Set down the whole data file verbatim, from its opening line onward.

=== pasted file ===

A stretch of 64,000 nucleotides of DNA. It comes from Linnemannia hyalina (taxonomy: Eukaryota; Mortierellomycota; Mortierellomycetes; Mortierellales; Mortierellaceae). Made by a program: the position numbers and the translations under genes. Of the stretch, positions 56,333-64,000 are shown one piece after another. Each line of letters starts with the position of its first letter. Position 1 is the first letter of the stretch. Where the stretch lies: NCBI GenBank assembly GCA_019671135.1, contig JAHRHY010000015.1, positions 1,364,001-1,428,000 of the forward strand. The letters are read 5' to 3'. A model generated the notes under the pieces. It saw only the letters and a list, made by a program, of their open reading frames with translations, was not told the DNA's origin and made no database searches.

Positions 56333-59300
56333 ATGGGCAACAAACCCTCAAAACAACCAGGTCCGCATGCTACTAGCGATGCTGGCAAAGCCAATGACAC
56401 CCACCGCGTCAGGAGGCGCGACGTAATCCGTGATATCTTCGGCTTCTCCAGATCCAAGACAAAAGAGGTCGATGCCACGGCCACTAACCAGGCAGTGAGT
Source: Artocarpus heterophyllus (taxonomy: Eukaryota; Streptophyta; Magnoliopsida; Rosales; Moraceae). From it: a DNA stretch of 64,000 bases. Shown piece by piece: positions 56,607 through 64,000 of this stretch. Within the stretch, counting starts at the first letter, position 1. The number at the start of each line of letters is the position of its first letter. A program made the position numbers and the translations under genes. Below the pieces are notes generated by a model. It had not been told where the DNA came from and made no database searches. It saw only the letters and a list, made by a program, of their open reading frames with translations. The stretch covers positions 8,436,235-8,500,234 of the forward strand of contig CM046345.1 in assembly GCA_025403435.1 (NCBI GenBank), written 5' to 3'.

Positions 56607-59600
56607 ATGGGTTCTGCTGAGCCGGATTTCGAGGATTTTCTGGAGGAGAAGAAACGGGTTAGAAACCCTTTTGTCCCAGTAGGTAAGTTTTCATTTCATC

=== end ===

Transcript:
A stretch of 64,000 nucleotides of DNA. It comes from Linnemannia hyalina (taxonomy: Eukaryota; Mortierellomycota; Mortierellomycetes; Mortierellales; Mortierellaceae). Made by a program: the position numbers and the translations under genes. Of the stretch, positions 56,333-64,000 are shown one piece after another. Each line of letters starts with the position of its first letter. Position 1 is the first letter of the stretch. Where the stretch lies: NCBI GenBank assembly GCA_019671135.1, contig JAHRHY010000015.1, positions 1,364,001-1,428,000 of the forward strand. The letters are read 5' to 3'. A model generated the notes under the pieces. It saw only the letters and a list, made by a program, of their open reading frames with translations, was not told the DNA's origin and made no database searches.

Positions 56333-59300
56333 ATGGGCAACAAACCCTCAAAACAACCAGGTCCGCATGCTACTAGCGATGCTGGCAAAGCCAATGACAC
56401 CCACCGCGTCAGGAGGCGCGACGTAATCCGTGATATCTTCGGCTTCTCCAGATCCAAGACAAAAGAGGTCGATGCCACGGCCACTAACCAGGCAGTGAGT
Source: Artocarpus heterophyllus (taxonomy: Eukaryota; Streptophyta; Magnoliopsida; Rosales; Moraceae). From it: a DNA stretch of 64,000 bases. Shown piece by piece: positions 56,607 through 64,000 of this stretch. Within the stretch, counting starts at the first letter, position 1. The number at the start of each line of letters is the position of its first letter. A program made the position numbers and the translations under genes. Below the pieces are notes generated by a model. It had not been told where the DNA came from and made no database searches. It saw only the letters and a list, made by a program, of their open reading frames with translations. The stretch covers positions 8,436,235-8,500,234 of the forward strand of contig CM046345.1 in assembly GCA_025403435.1 (NCBI GenBank), written 5' to 3'.

Positions 56607-59600
56607 ATGGGTTCTGCTGAGCCGGATTTCGAGGATTTTCTGGAGGAGAAGAAACGGGTTAGAAACCCTTTTGTCCCAGTAGGTAAGTTTTCATTTCATC